New Balance Woos the Sneakerheads

In an attempt to solidify its standing with influential sneaker bloggers, New Balance Lifestyle has launched a campaign around a limited release—just 480—of the company’s 574 Clips running shoe.

The campaign, the first from Mother since winning the New Balance Lifestyle account last August (BBDO, New York, handles the brand’s other work), includes a Polaroid in each of the 480 shoes with a 5-digit code on the back that buyers can use to “claim” their shoe online. The individual attention is meant to underscore the unusual, all-American lineage of the shoes: Each are composed of leftover material clippings in New Balance’s Lawrence, Mass., factory, (hence “Clips.”)

The 574 Clips will sell for $75, so the goal is not so much related to revenues from the line, but to creating a positive buzz among sneaker bloggers or “sneakerheads” as they’re known in the industry. “They’re vastly important for us because of the influence they have over the broader marketplace,” said Taylor Duffy, integrated marketing manager for New Balance’s Lifestyle. Duffy said that such sneakerheads have become much more influential over the past three years or so.

One of the industry’s biggest sneakerheads, Matt Halfhill, founder of the NiceKicks.com, which gets 2 million hits a month, said that there’s a ruboff effect among consumers when hardcore fans like himself give a sneaker the nod. “I think we are tastemakers at times,” he said. “What we say might catch on. Sometimes people look to the blogs for opinion about the shoe and read the comments closely.”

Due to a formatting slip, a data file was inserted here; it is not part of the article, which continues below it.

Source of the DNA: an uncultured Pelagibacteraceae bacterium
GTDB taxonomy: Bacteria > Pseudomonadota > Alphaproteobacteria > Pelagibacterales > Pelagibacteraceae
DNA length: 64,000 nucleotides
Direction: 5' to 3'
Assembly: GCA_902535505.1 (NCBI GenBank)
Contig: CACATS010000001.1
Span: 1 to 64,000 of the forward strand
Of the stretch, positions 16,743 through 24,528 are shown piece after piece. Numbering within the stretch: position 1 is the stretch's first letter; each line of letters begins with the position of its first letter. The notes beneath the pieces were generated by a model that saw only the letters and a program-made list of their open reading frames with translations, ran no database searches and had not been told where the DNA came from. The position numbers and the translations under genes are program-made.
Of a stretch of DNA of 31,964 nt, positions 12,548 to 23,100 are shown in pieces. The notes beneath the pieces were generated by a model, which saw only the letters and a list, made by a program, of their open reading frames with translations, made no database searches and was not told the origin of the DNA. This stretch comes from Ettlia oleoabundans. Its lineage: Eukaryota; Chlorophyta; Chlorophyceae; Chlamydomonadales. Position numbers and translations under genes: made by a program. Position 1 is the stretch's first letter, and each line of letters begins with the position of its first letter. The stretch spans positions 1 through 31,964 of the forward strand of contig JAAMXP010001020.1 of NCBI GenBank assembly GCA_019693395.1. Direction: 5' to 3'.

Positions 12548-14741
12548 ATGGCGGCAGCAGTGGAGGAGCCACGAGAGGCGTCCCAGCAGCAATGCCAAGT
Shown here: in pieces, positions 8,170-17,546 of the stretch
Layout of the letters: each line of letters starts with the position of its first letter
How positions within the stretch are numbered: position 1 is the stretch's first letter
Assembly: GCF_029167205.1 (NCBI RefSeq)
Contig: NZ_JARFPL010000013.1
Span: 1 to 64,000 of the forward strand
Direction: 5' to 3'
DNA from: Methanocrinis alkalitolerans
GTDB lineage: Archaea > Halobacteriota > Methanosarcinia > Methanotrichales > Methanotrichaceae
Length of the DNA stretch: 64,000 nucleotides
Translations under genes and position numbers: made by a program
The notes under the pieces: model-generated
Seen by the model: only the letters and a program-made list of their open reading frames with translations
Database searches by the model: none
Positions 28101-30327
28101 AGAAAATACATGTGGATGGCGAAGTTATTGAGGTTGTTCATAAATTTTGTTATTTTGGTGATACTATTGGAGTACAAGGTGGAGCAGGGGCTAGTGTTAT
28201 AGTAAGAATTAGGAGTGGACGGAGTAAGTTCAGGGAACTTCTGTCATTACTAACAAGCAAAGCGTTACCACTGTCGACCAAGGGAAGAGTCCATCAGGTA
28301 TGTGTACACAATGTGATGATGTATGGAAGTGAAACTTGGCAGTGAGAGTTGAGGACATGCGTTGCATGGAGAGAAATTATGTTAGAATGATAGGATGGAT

Only a sneakerhead is likely to fully appreciate Mother’s campaign, which invites buyers of the shoes to go to a 574 Clips Web site where they can find the video clip of their shoe and then claim it by entering a 5-digit code on the back of a Polaroid that comes with their shoe. Afterwards, that consumer is invited to share that information with friends via Tumblr, MySpace, Delicious and Facebook links. The clips shoes doing things like riding a roller coaster or even being chased by a zebra.

The viral media component is designed to let the buzz linger long after the shoes have sold out, said Kristina Helb, a New Balance Lifestyle rep.

New Balance began repositioning its Lifestyle category about a year ago. The idea, similar to Adidas’ Originals line, was to recycle New Balance’s older running shoes, which have become hip in certain circles. After Mother was brought on board last year, the agency launched a research project called “The Mother Study,” that identified New Balance’s brand essence and its audience, including those influential bloggers.